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Rs 1 lakh to Hospitals that maintain Brain-dead Donor till Organ Retrieval: Health Ministry Proposal


Rs 1 lakh to Hospitals that maintain Brain-dead Donor till Organ Retrieval: Health Ministry Proposal

The Health Ministry will provide Rs one lakh to the hospitals for maintenance of the donor who has been declared brain dead till the organs are retrieved, the official said.

New Delhi: The Health Ministry has proposed providing “social support” of up to Rs five lakh to the dependents of an organ donor in cases of cadaver organ donation. The social support will be provided not in the form of cash but by sponsoring medical treatment or education of dependents, said Dr Vasanthi Ramesh, Director National Organ & Tissue Transplant Organisation (NOTTO).

The proposal under the National Organ Transplant Programme currently is under consideration of the Finance Ministry.

The Health Ministry will provide Rs one lakh to the hospitals for maintenance of the donor who has been declared brain dead till the organs are retrieved, the official said.

Such patients who are in ICU require to be infused with fluids and medication to maintain the organs so that they can be transplanted.

According to a senior health ministry, the gap between the number of recipients and donors is very wide and thousands of people spend years hoping for a donor who would give them a new lease of life.

The official said that as per estimates, the annual requirement of the kidney transplant for new cases is around two lakh with merely 8,000 transplants happening annually.

The figure is only for the new cases which means the number of people awaiting transplants over the years could be huge, she said.

Similarly, the requirement of liver per year is 30,000, and only 1, 500 end up receiving the organ while the requirement for the heart is 50,000 and only 250 recipients.

Around five lakh people are estimated to die each year in India waiting for the organ transplant, said a health ministry official.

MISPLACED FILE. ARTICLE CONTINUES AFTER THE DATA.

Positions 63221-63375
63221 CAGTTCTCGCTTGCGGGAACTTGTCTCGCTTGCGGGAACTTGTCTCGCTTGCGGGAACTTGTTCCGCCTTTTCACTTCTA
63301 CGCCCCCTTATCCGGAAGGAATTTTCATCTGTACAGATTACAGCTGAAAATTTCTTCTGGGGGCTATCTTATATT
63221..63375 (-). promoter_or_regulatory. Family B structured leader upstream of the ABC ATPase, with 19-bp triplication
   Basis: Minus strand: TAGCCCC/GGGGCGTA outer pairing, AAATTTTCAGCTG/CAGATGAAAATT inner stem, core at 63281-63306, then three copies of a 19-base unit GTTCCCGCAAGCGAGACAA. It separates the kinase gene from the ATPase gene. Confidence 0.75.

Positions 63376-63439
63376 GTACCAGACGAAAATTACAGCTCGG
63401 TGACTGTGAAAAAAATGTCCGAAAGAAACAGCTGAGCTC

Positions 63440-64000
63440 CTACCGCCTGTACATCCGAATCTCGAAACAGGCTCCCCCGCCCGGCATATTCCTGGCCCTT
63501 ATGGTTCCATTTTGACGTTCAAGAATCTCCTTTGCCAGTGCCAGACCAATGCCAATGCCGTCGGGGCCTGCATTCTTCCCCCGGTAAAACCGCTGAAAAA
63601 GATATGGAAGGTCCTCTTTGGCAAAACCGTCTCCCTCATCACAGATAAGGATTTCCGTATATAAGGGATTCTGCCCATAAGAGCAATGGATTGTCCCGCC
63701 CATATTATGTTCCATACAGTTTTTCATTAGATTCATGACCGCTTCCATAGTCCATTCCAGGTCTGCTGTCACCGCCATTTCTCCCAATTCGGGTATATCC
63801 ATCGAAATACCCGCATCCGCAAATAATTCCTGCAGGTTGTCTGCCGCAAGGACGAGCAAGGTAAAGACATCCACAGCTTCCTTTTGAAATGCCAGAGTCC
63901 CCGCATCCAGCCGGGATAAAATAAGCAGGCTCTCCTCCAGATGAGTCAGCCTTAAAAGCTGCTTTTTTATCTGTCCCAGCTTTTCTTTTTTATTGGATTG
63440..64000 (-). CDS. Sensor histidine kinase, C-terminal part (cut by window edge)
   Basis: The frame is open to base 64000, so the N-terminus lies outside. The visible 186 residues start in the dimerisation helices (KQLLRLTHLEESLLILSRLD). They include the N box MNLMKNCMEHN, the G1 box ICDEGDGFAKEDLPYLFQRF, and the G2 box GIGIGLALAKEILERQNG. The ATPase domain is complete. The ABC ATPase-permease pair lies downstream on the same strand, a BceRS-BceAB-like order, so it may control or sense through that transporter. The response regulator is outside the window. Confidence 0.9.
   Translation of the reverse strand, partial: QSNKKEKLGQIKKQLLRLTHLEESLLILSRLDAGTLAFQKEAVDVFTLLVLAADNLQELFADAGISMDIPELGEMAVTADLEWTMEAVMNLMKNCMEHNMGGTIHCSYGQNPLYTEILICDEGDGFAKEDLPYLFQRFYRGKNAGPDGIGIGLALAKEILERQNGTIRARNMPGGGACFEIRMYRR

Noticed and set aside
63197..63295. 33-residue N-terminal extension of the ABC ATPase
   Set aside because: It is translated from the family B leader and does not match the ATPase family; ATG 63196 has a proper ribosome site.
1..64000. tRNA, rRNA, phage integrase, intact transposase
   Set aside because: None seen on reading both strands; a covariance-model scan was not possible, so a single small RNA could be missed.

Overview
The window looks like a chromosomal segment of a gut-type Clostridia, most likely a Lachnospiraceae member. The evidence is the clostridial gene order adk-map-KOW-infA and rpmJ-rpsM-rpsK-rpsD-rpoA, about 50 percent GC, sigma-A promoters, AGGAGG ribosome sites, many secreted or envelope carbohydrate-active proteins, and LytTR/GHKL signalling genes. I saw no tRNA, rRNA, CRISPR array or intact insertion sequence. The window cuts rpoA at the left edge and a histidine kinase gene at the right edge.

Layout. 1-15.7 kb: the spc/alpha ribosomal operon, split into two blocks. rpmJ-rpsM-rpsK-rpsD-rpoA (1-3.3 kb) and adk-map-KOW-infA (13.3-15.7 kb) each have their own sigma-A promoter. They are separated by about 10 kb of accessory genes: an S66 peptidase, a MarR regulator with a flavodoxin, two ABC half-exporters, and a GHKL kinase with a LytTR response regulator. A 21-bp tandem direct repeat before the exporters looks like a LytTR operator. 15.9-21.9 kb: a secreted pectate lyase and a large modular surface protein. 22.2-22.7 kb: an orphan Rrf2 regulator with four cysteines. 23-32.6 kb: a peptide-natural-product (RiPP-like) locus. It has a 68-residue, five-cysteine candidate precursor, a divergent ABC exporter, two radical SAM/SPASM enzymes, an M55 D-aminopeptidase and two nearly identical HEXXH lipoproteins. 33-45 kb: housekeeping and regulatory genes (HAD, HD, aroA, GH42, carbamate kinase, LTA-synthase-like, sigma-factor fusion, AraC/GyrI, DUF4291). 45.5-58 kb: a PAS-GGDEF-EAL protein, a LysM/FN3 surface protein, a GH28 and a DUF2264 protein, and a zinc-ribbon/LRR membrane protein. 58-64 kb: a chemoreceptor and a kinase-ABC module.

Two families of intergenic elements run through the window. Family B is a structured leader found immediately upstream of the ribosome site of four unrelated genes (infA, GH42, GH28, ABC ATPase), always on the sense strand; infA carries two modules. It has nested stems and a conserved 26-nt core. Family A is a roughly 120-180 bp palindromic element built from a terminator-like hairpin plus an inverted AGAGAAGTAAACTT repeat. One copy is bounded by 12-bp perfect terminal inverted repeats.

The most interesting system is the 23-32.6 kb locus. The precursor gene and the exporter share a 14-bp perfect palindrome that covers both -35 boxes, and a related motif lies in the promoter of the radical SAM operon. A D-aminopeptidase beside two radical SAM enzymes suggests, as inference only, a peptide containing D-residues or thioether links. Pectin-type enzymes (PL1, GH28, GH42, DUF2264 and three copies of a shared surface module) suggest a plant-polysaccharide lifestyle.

All these are estimated figures based on the information received from the states which are not complete as the data of not all the hospitals are included, a ministry official said.

Concerned over lower rates of organ donation in India, the Ministry of Health is considering inclusion of step-parents, step-siblings and extended family members in the definition of “near relatives” in the Human Organs and Tissues Transplantation Act, 1994 (as amended in 2011) to ensure that patients find donors.

The move comes after it received scores of grievances concerning the Act, apart from requests for organs due to non-availability of “near relative” donors or blood group mismatches with near relatives.

“There is a lack of awareness about organ donation and also a lot of superstitions because of which people do not receive transplants despite their name being on a waiting list,” the official said.

Elaborating on the procedure, NOTTO director Dr Ramesh said that when a person requires an organ transplant, the patient’s name is enrolled in the waiting list by the hospital.

“We still don’t have the exact figure of patients who require organ transplant at the national level as some private hospitals do not communicate their waiting lists to NOTTO. We have been consistently writing to the states seeking details of persons who need transplants as we are in the process of creating a National Registry,” She said.

Every hospital having a waiting list is supposed to get their data added to the centralised website of NOTTO, the country’s apex organ donation agency.

Waiting lists for kidney transplants are the longest in the country, followed by those requiring liver transplants.

There are three types of donors — a living related donor, an unrelated living donor and SWAP donors — besides cadaveric donations.

Under the living related donor category, only immediate blood relations like parents, siblings, children, grandparents and grandchildren can donate their organs. Spouse is also accepted as a living donor in the category.

Under the unrelated living donors, anybody can donate only for the reason of affection and attachment towards the recipient.

Such donations are first permitted by a hospital committee and then by a state-appointed committee to ensure that the donation is non-commercial. It is this category which gets misused and opens doors for the trading of organs as it gives hospitals power to decide on the donor.

In cases where the living near-relative donor is incompatible with the recipient, provision for swapping of donors between two such pairs exists.

Besides, there are cadaver or deceased organ donations.

Recipients on this waiting list receive organs from those patients who have been declared brain dead and or who have died of cardiac arrests.




Source: PTI
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